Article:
Yesterday, I had the neat chance to volunteer once again at the Mile 25 Aid Station of the White Rock Marathon, the yearly race drawing tens of thousands of runners. I’ve done this four out of the last five years (one of those years I was unavailable because of a little yearlong road trip…). And each time, it gives me a new chance to think about what true service really looks like.
Because our students are so primed for service, “social justice,” and similar themes, service efforts have become a big part of college ministry across the nation. But though that’s true, it’s one of the areas I feel like we need to become much stronger – not in doing service, but in shepherding service.
My fear is that we’re raising up Christian students who will be no more effective or intentional in service than their non-Christian counterparts. If the people in our college ministries aren’t true servants any more than the gals in that sorority or the members of the student government, then what’s so “Christian” about what we’re doing?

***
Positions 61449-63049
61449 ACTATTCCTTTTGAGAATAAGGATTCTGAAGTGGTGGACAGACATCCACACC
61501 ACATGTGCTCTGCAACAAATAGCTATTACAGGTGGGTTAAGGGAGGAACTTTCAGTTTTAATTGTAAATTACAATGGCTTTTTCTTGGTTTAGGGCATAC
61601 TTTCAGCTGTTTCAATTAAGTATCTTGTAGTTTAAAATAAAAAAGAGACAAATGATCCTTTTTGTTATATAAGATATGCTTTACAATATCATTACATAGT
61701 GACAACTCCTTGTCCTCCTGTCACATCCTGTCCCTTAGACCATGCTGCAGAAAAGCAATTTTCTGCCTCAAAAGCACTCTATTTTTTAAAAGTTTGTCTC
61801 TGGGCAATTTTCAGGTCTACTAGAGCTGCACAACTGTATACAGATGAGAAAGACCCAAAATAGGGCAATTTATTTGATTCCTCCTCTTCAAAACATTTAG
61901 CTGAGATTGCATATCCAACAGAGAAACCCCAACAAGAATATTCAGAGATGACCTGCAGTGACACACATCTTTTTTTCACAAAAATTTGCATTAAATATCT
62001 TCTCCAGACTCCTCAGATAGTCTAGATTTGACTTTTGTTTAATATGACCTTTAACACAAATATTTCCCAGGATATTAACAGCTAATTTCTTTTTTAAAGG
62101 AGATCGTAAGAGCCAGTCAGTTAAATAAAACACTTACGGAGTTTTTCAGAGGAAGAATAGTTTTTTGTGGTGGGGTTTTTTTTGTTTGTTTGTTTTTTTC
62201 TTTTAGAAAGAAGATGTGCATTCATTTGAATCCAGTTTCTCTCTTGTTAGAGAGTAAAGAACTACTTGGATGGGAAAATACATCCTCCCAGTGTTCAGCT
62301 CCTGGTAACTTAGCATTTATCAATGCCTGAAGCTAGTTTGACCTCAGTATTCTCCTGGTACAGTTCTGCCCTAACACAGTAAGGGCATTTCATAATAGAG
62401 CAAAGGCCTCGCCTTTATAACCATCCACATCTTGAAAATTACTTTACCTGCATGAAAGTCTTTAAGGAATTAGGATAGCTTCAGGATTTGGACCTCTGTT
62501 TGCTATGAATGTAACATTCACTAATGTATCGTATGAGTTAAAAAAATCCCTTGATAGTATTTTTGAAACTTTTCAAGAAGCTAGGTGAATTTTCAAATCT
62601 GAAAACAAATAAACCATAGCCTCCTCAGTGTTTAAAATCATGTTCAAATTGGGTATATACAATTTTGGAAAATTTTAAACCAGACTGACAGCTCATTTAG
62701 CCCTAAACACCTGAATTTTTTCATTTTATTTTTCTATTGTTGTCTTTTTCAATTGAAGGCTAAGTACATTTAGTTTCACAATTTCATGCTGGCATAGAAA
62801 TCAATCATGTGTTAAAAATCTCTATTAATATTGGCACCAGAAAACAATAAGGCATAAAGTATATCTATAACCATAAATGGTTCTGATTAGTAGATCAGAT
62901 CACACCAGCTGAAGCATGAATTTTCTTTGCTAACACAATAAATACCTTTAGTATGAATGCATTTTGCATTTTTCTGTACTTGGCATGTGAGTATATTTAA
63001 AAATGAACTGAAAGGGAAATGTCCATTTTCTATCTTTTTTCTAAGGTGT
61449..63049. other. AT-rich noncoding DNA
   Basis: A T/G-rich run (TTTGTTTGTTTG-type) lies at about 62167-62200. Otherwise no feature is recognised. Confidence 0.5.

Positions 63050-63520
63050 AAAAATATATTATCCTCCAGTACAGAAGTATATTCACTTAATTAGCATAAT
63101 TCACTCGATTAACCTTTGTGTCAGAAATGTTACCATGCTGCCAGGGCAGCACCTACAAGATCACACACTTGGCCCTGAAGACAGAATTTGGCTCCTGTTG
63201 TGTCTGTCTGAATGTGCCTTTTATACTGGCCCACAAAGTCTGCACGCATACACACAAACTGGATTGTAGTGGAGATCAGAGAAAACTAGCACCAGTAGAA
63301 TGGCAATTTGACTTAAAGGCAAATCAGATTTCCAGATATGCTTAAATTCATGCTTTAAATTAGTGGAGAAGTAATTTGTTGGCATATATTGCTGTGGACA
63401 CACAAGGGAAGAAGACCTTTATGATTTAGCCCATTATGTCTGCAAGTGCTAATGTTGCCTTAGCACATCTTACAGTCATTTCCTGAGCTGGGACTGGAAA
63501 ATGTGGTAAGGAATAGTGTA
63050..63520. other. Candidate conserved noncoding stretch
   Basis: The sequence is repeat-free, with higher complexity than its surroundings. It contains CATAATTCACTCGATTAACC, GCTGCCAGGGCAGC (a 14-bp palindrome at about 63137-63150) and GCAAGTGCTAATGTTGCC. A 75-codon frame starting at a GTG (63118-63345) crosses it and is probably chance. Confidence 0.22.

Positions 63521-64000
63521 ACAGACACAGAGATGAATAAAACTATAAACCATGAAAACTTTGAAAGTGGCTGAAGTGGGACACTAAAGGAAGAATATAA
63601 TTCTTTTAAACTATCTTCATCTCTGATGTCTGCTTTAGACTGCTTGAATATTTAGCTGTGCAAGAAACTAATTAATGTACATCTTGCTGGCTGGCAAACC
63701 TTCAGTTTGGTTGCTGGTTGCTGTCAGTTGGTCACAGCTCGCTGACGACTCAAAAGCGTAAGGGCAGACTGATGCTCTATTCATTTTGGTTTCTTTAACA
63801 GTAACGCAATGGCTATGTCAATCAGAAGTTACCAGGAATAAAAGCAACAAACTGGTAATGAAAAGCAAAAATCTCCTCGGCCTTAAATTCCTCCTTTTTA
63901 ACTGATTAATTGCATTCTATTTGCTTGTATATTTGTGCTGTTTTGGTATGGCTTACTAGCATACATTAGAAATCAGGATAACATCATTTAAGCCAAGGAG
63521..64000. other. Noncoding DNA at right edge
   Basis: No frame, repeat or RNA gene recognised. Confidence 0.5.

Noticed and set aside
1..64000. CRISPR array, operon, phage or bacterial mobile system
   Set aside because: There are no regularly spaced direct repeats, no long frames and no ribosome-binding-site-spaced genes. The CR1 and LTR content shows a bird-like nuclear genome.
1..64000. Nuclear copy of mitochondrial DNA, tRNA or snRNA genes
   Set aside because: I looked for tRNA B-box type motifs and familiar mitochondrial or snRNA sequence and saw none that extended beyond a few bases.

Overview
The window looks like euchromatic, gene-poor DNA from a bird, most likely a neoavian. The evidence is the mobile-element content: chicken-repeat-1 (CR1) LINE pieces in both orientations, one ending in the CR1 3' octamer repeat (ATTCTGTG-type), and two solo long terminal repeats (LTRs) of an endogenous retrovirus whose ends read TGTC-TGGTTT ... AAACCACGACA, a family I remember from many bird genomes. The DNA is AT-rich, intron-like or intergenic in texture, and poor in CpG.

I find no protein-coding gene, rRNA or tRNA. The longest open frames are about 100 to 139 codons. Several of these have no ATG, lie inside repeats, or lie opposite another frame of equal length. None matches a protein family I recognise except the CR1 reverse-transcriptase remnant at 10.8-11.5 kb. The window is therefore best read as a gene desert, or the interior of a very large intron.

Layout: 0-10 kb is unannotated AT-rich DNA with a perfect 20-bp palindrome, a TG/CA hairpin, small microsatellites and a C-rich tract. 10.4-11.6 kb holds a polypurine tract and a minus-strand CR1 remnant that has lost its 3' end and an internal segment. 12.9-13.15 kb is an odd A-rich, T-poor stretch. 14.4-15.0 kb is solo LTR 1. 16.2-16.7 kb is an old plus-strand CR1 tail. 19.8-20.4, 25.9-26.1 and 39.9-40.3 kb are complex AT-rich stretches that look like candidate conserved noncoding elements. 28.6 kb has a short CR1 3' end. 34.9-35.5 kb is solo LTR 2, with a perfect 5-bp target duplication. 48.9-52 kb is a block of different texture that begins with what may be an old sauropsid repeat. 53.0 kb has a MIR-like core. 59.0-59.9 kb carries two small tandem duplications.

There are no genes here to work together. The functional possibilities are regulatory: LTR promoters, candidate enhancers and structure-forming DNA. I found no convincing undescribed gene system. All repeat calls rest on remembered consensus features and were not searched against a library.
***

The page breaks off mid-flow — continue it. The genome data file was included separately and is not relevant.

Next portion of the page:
Can non-Christians serve? Absolutely. But we should be able to point to Christians as people who better understand the how and the why of service, who are more motivated to serve, and are willing to serve even those the world is unwilling to touch.
But if you’re honest, can you say that about your college students?
It’s our job as college ministers to get our students there – to produce true servants at the end of those four years, not simply get them to serve a little bit more.
Encouraging marathoners, half-marathoners, and other runners is less world-impactful than many forms of service, of course. But it’s a form I really enjoy, and I’ve also enjoyed learning from the experience for these four years. Over the next couple of days, I’m going to use that as a springboard to chat about how we “do the Service theme” in our college ministries. I’ve done this before, but I’ll be updating and refreshing the old stuff.
I hope it’s encouraging as we head into 2011 – that we may create servants, not simply opportunities for people to serve.